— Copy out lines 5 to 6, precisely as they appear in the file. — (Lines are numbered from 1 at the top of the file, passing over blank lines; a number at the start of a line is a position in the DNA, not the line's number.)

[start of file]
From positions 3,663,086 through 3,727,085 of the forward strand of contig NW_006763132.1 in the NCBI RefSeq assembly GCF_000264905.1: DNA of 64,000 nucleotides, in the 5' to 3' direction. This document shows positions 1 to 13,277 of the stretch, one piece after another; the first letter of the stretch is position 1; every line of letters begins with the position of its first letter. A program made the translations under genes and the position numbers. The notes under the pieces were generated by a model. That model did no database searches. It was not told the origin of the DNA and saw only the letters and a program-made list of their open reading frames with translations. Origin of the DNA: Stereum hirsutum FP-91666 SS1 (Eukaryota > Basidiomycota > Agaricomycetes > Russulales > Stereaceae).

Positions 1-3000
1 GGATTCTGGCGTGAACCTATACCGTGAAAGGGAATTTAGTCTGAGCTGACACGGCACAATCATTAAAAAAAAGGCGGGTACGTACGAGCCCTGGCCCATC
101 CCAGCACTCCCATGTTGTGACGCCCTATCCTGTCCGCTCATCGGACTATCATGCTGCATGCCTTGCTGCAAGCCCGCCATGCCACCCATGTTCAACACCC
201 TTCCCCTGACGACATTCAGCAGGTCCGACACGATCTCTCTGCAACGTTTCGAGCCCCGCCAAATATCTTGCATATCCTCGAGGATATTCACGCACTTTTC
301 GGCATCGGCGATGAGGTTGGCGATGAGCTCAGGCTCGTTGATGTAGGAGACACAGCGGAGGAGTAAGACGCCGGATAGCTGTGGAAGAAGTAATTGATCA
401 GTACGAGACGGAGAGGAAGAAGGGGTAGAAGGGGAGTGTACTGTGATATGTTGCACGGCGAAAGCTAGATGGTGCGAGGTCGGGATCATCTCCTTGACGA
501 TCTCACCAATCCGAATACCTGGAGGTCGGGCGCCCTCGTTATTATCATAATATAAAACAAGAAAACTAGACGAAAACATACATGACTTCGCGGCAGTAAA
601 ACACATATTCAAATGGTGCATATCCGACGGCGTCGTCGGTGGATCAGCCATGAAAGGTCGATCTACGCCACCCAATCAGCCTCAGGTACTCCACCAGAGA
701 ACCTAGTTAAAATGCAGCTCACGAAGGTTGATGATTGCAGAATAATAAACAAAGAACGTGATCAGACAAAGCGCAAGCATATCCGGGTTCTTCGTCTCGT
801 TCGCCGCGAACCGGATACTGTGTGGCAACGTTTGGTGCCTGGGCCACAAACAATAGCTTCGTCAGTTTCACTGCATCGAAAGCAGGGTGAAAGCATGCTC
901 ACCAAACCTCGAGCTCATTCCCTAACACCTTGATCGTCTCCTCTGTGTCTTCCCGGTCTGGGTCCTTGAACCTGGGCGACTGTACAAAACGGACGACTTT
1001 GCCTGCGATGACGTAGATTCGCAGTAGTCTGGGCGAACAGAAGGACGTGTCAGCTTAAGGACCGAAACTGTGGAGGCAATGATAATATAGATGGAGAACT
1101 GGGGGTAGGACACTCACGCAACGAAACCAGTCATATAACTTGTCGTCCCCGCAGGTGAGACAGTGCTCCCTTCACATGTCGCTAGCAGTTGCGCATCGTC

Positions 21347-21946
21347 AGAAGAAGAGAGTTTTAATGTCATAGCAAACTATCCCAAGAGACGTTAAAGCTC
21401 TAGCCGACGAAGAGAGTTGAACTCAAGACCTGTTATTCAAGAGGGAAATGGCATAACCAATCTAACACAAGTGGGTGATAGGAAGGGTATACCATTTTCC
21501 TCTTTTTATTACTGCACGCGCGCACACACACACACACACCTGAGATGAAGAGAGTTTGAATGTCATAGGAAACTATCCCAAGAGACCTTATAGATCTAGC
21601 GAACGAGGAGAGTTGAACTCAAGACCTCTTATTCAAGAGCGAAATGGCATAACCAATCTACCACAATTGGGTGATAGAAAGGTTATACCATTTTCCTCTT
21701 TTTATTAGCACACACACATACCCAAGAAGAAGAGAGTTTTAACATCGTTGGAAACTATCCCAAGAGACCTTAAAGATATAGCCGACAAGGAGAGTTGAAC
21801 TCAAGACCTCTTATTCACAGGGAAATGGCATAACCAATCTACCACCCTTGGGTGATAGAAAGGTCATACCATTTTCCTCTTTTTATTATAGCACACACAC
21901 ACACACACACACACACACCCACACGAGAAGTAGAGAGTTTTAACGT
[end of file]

201 TTCCCCTGACGACATTCAGCAGGTCCGACACGATCTCTCTGCAACGTTTCGAGCCCCGCCAAATATCTTGCATATCCTCGAGGATATTCACGCACTTTTC
301 GGCATCGGCGATGAGGTTGGCGATGAGCTCAGGCTCGTTGATGTAGGAGACACAGCGGAGGAGTAAGACGCCGGATAGCTGTGGAAGAAGTAATTGATCA